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S&P Incorporates ERM into Credit Ratings—is Your Company Ready?

You’ve probably read countless articles on the topic over the last year. And if your company is a non-financial, publicly-traded entity, your ERM program had better be in pretty good shape. Why? Because Standard & Poor’s (S&P) plans to eventually incorporate ERM into its corporate ratings. Lucky for you, this issue of RIMSCOPE provides a primer to help explain S&P’s expectations.

But first, some background on why risk managers need to pay close attention to this news.


Since 2005, S&P has limited its risk management corporate evaluations to the finance and insurance sector. But, in early 2008, S&P decided it was time to expand its evaluations of all companies to include ERM and started the ball rolling on their plans.

To be fair, S&P is using this new approach for rating risk management capabilities, not as a direct response to the financial crisis that hammered Wall Street last year, but with the idea that ERM is an important aspect of a company’s overall business practices and credit worthiness.  “We beSteven J. Dreyer, managing director of U.S. Utilities and Infrastructure, Corporate and Government Ratings, at Standard & Poor’slieve that a deeper dive on risk management will lead us to a more forward-looking credit opinion,” says Steven J. Dreyer, managing director of U.S. Utilities and Infrastructure, Corporate and Government Ratings, at Standard & Poor’s. “Companies that can better anticipate and respond to adversity and opportunity should realize stronger earnings and cash flow—important drivers of a credit rating.”

As a result of the new guidelines, many corporations now are taking a closer look at their ERM programs, even considering having the organization’s chief risk officer (if they have one) report to a dedicated risk committee of the board.  Many risk managers are also giving top priority to their ERM programs by allocating appropriate resources and staffing to oversee them.  “Prudent risk managers across industries should be closely monitoring the S&P’s expansion of its ERM rating process,” says Jeff Vernor, ARM, chair, ERM Development Committee of RIMS and global risk manager at Russell Investments.  “As credit risk continues to be a top risk for most firms in this environment, the effectiveness of a company’s ERM program can be a real differentiator when selecting vendors, partners or making debt purchase decisions.  The ERM corporate ratings could prove to be a useful addition to the risk manager’s toolkit.”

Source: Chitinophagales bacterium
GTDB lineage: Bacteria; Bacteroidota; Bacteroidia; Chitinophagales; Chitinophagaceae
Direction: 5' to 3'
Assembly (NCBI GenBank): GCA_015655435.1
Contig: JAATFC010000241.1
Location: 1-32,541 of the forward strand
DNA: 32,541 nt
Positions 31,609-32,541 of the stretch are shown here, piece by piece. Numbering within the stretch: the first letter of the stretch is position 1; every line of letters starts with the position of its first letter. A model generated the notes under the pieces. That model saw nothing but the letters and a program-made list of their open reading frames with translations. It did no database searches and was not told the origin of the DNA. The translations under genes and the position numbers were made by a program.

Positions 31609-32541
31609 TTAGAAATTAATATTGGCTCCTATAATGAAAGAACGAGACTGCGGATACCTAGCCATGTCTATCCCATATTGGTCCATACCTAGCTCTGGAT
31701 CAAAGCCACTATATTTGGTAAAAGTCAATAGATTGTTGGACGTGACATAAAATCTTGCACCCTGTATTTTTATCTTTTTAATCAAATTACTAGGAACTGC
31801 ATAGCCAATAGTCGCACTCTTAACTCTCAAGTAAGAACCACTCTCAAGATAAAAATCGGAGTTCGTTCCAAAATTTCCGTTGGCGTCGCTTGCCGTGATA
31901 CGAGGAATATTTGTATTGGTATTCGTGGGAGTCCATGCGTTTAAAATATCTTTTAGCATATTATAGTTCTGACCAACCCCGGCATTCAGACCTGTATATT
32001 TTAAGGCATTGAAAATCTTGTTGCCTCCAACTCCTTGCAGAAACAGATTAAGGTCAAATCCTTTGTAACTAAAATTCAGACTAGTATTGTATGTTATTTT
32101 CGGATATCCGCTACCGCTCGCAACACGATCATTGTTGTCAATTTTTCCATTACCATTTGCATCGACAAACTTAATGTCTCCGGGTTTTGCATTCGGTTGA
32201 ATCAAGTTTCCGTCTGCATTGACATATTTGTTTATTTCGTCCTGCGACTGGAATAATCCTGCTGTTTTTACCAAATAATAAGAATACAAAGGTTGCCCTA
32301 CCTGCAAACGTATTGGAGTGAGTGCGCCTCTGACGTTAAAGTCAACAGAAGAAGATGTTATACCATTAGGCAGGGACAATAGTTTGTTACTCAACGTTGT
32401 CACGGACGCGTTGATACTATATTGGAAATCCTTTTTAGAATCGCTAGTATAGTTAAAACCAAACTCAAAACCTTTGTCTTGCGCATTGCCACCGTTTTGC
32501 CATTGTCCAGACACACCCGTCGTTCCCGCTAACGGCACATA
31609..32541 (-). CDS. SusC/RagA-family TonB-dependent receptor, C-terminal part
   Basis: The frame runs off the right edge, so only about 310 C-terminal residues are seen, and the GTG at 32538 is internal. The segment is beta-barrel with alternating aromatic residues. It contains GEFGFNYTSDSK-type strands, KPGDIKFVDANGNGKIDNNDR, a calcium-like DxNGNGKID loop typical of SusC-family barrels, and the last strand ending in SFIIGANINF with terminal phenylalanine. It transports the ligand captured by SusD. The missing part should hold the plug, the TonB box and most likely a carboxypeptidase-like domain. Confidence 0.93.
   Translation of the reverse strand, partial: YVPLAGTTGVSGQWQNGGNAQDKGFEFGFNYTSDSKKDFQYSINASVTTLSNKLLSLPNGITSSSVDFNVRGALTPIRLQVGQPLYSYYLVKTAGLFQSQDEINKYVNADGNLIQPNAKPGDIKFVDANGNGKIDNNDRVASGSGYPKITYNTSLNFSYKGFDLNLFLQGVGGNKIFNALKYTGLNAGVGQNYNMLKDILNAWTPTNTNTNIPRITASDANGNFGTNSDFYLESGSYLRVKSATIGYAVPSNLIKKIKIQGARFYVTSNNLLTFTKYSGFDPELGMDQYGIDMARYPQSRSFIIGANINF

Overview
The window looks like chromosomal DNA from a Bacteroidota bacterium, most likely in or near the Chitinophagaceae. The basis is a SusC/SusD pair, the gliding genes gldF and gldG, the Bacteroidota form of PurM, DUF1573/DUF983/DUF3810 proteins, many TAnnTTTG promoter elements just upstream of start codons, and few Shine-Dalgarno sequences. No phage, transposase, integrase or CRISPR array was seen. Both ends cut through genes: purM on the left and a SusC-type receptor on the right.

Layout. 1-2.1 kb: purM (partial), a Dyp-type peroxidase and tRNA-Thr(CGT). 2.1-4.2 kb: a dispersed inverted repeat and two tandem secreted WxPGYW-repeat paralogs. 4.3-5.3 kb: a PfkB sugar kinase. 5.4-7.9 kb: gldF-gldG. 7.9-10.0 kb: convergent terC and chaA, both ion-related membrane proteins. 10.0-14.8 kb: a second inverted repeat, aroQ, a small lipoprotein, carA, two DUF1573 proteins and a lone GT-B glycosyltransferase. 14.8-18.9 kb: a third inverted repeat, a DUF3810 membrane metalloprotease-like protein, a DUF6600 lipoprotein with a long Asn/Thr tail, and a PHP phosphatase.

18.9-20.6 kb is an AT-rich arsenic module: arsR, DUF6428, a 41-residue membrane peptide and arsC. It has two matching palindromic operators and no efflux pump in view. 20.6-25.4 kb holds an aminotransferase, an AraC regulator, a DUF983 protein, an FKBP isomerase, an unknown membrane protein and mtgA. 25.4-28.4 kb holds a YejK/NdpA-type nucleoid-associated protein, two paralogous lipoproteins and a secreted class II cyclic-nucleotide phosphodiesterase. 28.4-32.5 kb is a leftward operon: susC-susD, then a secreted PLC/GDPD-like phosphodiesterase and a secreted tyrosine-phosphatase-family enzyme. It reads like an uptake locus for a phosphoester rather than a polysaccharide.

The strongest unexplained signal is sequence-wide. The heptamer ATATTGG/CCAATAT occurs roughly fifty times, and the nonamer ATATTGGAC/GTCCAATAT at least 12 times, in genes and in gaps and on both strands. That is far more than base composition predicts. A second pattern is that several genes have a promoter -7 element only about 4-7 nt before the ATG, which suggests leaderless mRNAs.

What’s happening right now?

Since making the announcement in 2008, S&P has begun discussions with companies it rates to collect information that will help it develop reliable ERM benchmarking and eventually publish evaluation guidelines. These discussions are part of the regularly scheduled review meetings that S&P conducts.

What companies can expect from meetings with S&P

At these review meetings organizations will be asked some tough questions about their ERM programs. Here is a sampling of questions that will be addressed: 

  • What are the company’s top risks, how big are they and how often are they likely to occur? How often are the top risks re-evaluated and updated?
  • What is top management doing about top risks?
  • What quarterly operating or cash loss has management and the board agreed is tolerable?
  • Who is responsible for risk management programs and their place in the organizational chart.
  • How is the success of risk management activities measured?
  • How would a loss from a key risk impact incentive compensation of top management, as well as planning and budgeting?
  • What discussions about risk management have taken place at the board level or among top management when making strategic decisions?
  • Give an example of how your company responded to a recent “surprise” in your industry and describe whether the incident/issue affected your company.

Risk managers are perhaps the most appropriate people in the organization to help achieve a favorable ERM evaluation. However, critical thinking and thoughtful planning will require risk managers to grow beyond their current roles. They will need to think and act more strategically—and to demonstrate that a comprehensive, robust ERM program should not be considered an “add-on” to an existing risk assessment and compliance program.


To ensure they are prepared for these revamped guidelines, risk managers should be cognizant of the resources and staff that are allocated to ERM programs, and make certain they are adequate.  Risk managers should prepare for S&P review meetings by taking a closer look at their ERM programs and ensuring they can thoroughly answer questions about their organizations’ respective top risks and how they are measuring progress with regard to ERM.

Resources such as RIMS Risk Maturity Model to help get risk managers up-to-speed on ERM can be found in RIMS ERM Center of Excellence.


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